In SA’s public discourse, the word "crisis" has taken on an amorphous meaning. But according to the word’s Latin roots, a crisis is a turning point. In that sense, a crisis is the proverbial rock bottom from which the only way is up. In what has become known as "9/12" — the day, exactly a year ago, when President Jacob Zuma fired Finance Minister Nhlanhla Nene and replaced him with an unknown backbencher — might go down in history as the date of SA’s post-apartheid crisis in the true sense of the word. This might seem perplexing when one considers the impact of other moments said to have been crises — revelations about the arms deal, the recall of former president Thabo Mbeki and the Marikana massacre, to name a few. But these moments did not trigger a change of trajectory. They were part of several events that suggested the gap between the country envisioned in the Constitution and the country in reality was set to remain, if not widen further. The 9/12 event was different. On that...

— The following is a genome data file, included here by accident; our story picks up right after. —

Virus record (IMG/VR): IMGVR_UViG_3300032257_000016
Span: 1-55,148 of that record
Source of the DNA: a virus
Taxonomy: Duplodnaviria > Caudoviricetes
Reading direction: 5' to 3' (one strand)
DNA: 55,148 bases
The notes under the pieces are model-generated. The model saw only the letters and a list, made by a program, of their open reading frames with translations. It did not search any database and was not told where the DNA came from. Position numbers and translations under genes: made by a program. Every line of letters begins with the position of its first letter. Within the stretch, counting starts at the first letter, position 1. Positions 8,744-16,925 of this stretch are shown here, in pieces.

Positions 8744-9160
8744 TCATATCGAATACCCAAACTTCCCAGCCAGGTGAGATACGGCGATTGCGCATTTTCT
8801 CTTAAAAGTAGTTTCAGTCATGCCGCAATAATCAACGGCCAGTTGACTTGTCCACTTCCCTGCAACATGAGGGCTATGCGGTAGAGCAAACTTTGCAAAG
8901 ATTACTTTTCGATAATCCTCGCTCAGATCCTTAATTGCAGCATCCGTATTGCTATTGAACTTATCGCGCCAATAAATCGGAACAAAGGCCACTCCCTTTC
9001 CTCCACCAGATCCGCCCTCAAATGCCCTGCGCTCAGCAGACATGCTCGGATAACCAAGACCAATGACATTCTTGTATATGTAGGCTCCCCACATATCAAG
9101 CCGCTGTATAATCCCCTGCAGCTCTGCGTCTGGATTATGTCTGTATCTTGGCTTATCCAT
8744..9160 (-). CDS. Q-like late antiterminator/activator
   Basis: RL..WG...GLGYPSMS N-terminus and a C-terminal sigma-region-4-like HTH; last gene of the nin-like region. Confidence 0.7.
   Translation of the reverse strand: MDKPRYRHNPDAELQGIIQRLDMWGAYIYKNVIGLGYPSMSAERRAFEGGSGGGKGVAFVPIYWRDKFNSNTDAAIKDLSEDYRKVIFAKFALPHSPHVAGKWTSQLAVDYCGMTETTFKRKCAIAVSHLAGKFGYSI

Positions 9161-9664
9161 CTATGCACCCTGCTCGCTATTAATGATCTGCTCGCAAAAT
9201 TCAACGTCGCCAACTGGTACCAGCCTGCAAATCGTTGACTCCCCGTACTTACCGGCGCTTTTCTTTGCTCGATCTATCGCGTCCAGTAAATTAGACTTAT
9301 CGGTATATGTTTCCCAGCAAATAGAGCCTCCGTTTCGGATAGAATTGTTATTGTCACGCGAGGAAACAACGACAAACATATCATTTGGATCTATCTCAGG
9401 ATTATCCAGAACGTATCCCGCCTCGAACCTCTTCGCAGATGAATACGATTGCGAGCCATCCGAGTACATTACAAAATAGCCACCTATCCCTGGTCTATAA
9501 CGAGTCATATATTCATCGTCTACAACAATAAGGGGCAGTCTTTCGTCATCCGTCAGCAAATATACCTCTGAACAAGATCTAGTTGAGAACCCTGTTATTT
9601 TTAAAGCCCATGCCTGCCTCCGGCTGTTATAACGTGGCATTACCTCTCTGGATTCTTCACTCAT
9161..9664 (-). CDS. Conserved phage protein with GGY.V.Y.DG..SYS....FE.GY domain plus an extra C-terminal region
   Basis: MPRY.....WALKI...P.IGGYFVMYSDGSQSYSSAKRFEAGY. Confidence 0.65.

BL Premium

This article is reserved for our subscribers.

A subscription helps you enjoy the best of our business content every day along with benefits such as exclusive Financial Times articles, ProfileData financial data, and digital access to the Sunday Times and Times Select.

Already subscribed? Simply sign in below.



Questions or problems? Email helpdesk@businesslive.co.za or call 0860 52 52 00. Got a subscription voucher? Redeem it now